You Texted? I Hadn’t Noticed.

Annie Wu Henry hasn’t gotten a notification on her phone in two years. Calls go straight to voice mail. Apps vibrate their updates into the ether. Texts pile up silently. Same with emails. They have to wait until she decides to look at her device next.

That’s because of Do Not Disturb mode, a phone setting that acts as a modern-day away message for smartphone users, cautioning those who contact you that you’re likely to take a while to return their messages.

“It’s expectation setting,” said Ms. Henry, a 28-year-old digital strategist who worked to elect Senator John Fetterman of Pennsylvania. “If I don’t get to it, it’s not personal. I’m just busy.” (She noted that she had notifications on when she was managing his social media during the 2022 campaign — but only then.)

“If it’s important, they will send the message or try to make the call or get in touch with me in one way or another,” she continued. “And if it’s not, maybe it’ll just give them a second to think about if it’s actually important.”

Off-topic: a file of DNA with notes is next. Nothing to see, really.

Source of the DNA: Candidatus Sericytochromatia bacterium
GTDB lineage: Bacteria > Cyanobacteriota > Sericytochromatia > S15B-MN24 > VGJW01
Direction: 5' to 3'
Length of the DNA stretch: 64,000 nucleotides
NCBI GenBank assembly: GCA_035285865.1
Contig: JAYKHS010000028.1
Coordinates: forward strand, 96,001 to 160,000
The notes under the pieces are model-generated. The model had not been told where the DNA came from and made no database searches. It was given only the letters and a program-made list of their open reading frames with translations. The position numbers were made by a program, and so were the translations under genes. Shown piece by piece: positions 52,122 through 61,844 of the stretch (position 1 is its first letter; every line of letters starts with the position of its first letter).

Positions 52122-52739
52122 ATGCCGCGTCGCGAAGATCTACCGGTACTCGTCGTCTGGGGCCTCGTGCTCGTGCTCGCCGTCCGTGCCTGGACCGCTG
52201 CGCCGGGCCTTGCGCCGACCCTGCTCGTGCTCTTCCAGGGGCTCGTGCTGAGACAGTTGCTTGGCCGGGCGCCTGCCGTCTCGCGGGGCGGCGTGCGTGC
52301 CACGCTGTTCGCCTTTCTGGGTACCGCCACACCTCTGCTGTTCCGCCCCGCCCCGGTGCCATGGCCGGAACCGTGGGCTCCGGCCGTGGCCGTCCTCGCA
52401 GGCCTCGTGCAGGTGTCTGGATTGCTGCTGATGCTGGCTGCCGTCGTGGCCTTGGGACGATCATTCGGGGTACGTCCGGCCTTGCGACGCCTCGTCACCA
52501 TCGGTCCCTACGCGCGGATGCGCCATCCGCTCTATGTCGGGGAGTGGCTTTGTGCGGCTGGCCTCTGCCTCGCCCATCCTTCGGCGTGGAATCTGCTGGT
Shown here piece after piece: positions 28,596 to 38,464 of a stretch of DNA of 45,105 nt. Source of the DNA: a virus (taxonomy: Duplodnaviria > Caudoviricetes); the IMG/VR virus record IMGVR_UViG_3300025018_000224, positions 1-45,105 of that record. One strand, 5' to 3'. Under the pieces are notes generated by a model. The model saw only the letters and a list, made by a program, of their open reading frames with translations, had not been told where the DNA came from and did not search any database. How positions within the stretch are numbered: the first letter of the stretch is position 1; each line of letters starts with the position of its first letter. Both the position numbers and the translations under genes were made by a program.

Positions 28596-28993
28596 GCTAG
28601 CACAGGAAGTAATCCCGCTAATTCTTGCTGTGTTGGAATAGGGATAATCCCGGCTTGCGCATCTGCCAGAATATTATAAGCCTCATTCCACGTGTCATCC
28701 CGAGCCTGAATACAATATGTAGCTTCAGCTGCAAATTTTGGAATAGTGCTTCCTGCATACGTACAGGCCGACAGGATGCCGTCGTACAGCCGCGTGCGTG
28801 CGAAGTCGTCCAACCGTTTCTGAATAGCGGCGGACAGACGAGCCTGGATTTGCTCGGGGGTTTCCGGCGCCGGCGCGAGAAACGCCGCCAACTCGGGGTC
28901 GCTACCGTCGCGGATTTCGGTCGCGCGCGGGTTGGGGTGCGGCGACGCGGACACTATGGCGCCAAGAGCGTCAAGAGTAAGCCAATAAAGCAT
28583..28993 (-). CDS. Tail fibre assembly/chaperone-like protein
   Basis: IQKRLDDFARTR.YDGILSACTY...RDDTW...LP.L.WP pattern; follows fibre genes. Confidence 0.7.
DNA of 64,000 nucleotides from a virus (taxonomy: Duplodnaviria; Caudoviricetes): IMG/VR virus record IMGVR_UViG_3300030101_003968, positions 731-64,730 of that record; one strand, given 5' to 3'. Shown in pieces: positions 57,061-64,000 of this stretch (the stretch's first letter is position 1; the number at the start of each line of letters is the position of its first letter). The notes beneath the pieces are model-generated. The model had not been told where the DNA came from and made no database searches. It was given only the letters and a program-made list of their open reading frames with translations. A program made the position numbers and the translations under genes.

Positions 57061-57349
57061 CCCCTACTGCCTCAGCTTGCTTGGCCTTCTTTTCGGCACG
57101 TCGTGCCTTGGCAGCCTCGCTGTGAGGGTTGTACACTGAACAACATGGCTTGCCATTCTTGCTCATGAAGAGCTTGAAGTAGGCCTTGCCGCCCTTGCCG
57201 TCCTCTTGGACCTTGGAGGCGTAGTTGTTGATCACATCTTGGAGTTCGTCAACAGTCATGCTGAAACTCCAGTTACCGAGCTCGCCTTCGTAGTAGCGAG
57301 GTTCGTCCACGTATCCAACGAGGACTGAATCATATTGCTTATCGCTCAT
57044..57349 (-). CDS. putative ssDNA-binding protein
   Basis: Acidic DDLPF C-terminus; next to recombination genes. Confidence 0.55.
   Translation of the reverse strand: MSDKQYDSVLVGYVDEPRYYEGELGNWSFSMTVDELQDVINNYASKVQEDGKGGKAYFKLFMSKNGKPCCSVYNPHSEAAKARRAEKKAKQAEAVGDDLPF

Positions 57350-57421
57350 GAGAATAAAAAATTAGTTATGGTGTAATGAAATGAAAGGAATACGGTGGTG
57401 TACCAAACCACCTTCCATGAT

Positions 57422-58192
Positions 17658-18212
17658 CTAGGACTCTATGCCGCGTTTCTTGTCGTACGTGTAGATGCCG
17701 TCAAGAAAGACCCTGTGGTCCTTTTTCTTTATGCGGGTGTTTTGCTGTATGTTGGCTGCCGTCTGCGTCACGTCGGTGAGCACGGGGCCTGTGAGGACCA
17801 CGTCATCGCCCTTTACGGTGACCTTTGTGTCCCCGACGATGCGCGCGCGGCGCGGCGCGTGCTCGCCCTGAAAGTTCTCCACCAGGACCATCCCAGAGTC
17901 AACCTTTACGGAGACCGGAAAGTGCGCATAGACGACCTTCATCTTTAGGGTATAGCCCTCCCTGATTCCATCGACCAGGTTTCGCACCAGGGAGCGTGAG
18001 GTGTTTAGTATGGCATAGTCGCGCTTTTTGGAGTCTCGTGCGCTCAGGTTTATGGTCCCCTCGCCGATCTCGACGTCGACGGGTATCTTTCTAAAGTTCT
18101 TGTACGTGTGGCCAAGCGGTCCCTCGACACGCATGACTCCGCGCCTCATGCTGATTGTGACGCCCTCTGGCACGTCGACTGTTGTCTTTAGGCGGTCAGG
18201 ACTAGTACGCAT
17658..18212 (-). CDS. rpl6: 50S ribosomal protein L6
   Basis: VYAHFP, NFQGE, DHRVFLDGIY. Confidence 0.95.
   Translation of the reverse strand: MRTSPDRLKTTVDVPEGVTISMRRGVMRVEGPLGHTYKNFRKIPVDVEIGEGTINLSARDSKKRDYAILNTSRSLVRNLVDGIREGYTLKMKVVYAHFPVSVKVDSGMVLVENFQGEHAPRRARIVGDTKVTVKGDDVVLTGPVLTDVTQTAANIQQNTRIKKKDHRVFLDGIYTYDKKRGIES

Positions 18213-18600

The modern phone seems to never stop vibrating, pinging and lighting up in an unending quest for our attention. Short of turning the phone off and rendering it a useless brick, there’s little one can do to get distance from a device. That’s where Do Not Disturb mode comes in.

When the setting is enabled on an iPhone, any would-be texters see a disclaimer that the person they are trying to contact has notifications silenced. Beneath that is a tempting offer: “Notify Anyway.” If clicked, the notification will go through as it normally would, but the message seems clear enough: Don’t expect an answer, at least not right away.

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